In the ’20s there was a fanciful architectural trend known as "atmospheric theater." Lushly decorated movie palaces were designed to transport audiences to other realms; to create the illusion of being outside on a starry night or in the midst of a different culture or locale. Downtown Albuquerque's KiMo Theatre, built in 1927, is a surviving—and unusual—example of the style. Elaborate terra-cotta Hopi sun shields emblazoned with Pueblo and Navajo motifs drip from the exterior's facade. Glowing cow skulls illuminate the lobby and theater. Carl von Hassler's "The Seven Cities of Cibola" frescoes inhabit the walls of the mezzanine. Tile work, paint, molding and metal decorations echo the regional aesthetic in a montage that vividly adorns the building's every nook. This week, with the installation of a replica of the KiMo's original sign, the city pays homage to its most flamboyant architectural asset.
Most atmospheric movie theaters of the ’20s were built in exuberant styles imported from other parts of the world, says Ed Boles, historic preservation planner for the City of Albuquerque. These included Mayan revival, Egyptian revival and Babylonian revival. “The KiMo was designed for this place," says Boles. "The architect went out onto Indian pueblos and reservations in the Southwest to get ideas for the design."
It’s emblematic of the New Mexico’s frontier culture that those responsible for the KiMo’s creation were all from other places. Oreste Bachechi was an Italian immigrant and entrepreneur who moved to the U.S. in the 1880s. He first found success in Albuquerque running a tented saloon that catered to railroad workers. Bachechi commissioned the Los Angeles- and Kansas City-based Boller Brothers, well-respected national designers of atmospheric theaters, to build his "Theatre Albuquerque." The Boller Brothers were also responsible for Santa Fe's Moorish-style Lensic, built in 1931. After traveling around New Mexico pueblos and reservations with German-born artist Carl von Hassler, Carl Boller laid out a design for what would be the KiMo.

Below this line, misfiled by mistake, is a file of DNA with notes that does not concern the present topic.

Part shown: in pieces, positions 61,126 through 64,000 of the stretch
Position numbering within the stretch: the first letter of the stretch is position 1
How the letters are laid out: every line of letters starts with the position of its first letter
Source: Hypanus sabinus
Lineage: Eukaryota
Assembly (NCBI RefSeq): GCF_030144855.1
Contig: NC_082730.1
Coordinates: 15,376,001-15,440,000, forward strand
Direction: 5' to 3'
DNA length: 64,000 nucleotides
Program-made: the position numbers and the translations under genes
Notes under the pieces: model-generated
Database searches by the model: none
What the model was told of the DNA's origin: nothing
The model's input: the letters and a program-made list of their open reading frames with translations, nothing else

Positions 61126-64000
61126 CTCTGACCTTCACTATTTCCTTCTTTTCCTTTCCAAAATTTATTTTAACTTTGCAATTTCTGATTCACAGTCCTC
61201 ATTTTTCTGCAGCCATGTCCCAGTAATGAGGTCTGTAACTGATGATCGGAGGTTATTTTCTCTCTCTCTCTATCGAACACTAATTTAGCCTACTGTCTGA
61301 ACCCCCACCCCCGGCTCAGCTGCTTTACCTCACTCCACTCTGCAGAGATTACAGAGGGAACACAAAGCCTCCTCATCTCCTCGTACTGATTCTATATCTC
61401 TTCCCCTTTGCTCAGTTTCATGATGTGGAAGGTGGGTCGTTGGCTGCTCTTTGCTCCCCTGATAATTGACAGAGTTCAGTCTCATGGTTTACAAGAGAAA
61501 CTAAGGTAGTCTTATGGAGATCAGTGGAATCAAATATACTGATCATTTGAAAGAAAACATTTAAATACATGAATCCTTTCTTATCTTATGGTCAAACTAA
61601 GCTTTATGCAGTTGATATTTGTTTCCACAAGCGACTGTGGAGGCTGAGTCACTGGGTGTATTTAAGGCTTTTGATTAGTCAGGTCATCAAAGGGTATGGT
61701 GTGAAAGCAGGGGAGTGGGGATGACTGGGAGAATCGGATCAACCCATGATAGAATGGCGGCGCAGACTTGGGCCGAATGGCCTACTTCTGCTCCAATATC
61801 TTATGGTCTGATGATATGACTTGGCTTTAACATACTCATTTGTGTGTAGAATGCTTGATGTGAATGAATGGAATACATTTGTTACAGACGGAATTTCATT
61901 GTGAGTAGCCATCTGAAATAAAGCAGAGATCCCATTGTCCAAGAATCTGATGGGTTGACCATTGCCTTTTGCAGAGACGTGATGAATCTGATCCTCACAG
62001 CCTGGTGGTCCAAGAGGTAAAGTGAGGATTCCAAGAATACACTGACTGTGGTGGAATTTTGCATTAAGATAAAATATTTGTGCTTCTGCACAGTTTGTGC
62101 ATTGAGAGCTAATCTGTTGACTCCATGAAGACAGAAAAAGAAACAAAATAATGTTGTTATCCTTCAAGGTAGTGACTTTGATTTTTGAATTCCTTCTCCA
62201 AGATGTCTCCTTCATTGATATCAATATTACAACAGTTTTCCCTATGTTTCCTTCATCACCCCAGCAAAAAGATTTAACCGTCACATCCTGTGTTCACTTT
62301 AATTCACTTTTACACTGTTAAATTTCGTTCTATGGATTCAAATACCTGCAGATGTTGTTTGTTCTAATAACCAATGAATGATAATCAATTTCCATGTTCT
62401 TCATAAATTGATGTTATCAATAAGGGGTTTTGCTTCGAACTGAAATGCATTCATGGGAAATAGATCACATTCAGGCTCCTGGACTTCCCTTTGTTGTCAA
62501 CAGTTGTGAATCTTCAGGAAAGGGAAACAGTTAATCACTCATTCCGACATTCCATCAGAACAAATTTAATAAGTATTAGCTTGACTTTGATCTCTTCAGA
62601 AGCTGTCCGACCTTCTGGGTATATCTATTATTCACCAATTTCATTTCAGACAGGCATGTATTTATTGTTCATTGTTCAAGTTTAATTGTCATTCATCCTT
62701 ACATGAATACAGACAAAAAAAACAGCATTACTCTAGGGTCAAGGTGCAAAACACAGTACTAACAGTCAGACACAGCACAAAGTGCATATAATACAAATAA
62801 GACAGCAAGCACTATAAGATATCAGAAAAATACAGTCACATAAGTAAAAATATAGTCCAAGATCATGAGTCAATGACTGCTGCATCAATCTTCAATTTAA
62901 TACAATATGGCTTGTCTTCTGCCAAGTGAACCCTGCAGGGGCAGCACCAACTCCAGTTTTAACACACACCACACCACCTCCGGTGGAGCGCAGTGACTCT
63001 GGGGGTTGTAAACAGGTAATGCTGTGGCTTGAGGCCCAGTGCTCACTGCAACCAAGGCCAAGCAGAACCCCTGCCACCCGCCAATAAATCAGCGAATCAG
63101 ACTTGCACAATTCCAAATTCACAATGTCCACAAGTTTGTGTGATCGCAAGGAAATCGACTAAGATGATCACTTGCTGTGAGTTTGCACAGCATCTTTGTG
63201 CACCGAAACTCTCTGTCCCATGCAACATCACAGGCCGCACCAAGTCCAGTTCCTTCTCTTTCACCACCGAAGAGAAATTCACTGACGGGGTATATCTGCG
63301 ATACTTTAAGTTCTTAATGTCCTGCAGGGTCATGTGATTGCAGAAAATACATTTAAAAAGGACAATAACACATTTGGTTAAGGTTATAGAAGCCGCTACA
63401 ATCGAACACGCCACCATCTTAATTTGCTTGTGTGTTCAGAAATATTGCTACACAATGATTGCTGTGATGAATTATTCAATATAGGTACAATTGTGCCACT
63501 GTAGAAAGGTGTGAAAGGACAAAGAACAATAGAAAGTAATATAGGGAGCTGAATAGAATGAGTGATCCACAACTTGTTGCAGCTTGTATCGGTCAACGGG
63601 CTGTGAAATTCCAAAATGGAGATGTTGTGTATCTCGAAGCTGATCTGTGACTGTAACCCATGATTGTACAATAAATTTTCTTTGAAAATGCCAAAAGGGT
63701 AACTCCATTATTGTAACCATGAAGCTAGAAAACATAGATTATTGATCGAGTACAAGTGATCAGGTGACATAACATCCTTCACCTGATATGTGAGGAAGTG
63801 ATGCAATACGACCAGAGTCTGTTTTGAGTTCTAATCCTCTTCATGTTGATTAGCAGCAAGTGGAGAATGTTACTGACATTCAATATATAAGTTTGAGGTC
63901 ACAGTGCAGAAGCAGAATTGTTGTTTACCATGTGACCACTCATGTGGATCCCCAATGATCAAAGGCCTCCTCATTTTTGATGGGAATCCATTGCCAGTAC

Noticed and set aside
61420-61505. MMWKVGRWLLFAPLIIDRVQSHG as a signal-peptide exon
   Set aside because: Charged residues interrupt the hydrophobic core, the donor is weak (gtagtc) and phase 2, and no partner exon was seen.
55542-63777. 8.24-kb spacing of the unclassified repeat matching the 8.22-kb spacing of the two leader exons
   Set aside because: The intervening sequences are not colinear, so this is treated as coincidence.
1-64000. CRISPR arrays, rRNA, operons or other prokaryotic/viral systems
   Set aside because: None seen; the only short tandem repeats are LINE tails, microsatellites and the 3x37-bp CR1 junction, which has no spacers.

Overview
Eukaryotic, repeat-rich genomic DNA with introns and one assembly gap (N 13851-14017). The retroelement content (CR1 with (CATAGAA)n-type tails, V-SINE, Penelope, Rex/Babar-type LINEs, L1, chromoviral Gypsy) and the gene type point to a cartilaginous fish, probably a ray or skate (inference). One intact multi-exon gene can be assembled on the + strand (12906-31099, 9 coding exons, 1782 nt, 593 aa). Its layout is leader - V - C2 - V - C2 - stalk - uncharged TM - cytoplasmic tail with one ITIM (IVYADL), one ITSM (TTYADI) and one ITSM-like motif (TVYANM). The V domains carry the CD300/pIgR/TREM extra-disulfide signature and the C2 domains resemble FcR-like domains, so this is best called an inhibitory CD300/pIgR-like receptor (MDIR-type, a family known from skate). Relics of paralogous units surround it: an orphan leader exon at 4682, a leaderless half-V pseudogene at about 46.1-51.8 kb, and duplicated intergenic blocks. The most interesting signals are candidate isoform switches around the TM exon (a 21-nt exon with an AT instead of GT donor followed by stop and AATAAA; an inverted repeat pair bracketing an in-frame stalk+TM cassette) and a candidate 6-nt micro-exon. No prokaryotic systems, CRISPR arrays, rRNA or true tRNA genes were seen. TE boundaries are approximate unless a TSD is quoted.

"It is a beautiful building. It captures a period of architecture that didn't last that long," says Theresa Pasqual, director of Acoma Pueblo's historic preservation office. "That was really coming at a time when travel was happening in and around Indian country. So there were people that were fascinated by the cultures that were here in New Mexico and chose to exemplify that through those particular architectural styles."
The theater—built in a style that came to be known as "pueblo deco"—opened in 1927, its marquee reading for decades "America's foremost Indian theater." It was named by Pablo Abeita, a former lieutenant governor of Isleta Pueblo. In the Tewa language, KiMo means "mountain lion" (for unclear reasons, "king of its kind" is the loose interpretation). The pronunciation of KiMo is nothing close to the way it’s commonly pronounced (it’s something closer to “emu”).
"Putting that sign back on the front of the KiMo has been one of those final touches that just sort of says, Yeah, we really have brought the old guy back."
Larry Parker, manager of the KiMo.
"At the point of its construction, it was considered to be innovative and contemporary," says Ted Jojola, a Community and Regional Planning regents professor at UNM who grew up in Isleta Pueblo. Jojola says the theater might seem traditional in retrospect and that its builders were trying to develop a style with vernacular underpinnings. But it’s also congruent with the pueblo kitsch that was found all along Central Avenue at the time. "I just am incredibly happy that it has persisted in spite of everything else that has gone on with urban renewal in Downtown Albuquerque,” Jojola says. “It's just one of those kind of quirky places that I think adds a real heart and character."
"We are looking around Albuquerque to make sure we're honoring our past as we grow as a city. Because one of the things that makes Albuquerque unique—we haven't turned into what a lot of other cities have. We haven't turned into a cookie-cutter city."